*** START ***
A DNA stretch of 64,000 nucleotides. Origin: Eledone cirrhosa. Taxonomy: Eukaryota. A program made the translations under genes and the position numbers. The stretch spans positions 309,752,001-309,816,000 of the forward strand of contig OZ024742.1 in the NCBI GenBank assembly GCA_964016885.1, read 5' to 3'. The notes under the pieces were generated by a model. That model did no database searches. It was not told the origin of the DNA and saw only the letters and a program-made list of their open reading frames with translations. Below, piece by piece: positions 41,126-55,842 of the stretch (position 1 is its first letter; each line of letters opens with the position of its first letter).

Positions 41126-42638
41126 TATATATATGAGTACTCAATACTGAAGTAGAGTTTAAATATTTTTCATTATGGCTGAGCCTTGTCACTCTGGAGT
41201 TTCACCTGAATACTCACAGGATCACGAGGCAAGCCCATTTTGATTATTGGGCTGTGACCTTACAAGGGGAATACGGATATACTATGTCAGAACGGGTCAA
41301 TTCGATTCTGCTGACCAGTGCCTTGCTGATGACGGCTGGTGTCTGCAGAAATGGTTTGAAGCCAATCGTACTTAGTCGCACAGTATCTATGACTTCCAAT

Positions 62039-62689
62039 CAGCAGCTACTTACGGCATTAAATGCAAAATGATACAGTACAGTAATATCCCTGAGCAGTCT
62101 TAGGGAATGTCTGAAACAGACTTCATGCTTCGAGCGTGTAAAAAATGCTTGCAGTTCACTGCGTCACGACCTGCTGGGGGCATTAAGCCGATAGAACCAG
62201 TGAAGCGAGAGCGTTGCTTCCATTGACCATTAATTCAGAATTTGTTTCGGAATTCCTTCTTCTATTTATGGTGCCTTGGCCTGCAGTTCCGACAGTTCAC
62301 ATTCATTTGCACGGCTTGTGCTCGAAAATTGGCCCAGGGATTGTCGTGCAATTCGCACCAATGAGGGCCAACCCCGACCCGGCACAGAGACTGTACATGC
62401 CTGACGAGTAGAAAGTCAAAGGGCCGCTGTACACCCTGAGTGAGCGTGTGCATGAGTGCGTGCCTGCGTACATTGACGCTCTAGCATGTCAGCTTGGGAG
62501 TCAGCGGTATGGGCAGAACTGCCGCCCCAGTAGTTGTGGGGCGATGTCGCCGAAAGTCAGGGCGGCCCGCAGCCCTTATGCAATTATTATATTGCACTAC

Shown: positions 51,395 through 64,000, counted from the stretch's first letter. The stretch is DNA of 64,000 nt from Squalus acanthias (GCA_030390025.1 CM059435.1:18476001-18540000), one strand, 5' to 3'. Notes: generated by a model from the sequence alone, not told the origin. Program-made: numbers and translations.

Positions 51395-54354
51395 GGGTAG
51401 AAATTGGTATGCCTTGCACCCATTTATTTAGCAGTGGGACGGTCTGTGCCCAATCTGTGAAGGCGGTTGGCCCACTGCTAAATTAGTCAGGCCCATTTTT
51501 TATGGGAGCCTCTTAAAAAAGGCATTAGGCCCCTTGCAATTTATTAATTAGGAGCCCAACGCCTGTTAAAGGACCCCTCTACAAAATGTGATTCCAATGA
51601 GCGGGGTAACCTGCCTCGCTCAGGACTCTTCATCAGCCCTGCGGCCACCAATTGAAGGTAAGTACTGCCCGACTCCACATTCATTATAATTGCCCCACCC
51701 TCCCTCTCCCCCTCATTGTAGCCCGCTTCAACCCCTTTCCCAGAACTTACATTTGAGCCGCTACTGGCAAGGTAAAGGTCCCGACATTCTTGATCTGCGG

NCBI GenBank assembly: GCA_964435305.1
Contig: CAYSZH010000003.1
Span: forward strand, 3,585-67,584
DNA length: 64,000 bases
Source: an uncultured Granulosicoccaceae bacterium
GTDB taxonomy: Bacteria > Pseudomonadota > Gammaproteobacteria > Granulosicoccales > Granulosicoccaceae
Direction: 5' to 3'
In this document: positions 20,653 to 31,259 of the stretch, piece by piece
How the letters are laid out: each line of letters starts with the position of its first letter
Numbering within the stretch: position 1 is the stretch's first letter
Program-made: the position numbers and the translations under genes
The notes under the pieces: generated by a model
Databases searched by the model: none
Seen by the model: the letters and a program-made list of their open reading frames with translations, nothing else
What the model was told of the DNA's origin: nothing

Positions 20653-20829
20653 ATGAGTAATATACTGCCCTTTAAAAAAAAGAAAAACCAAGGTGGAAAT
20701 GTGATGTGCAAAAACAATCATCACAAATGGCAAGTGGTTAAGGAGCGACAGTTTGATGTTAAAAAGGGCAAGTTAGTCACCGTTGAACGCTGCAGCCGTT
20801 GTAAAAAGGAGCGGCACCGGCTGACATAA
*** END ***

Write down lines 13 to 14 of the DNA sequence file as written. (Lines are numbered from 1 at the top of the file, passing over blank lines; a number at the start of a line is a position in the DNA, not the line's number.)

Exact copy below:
Shown: positions 51,395 through 64,000, counted from the stretch's first letter. The stretch is DNA of 64,000 nt from Squalus acanthias (GCA_030390025.1 CM059435.1:18476001-18540000), one strand, 5' to 3'. Notes: generated by a model from the sequence alone, not told the origin. Program-made: numbers and translations.

Positions 51395-54354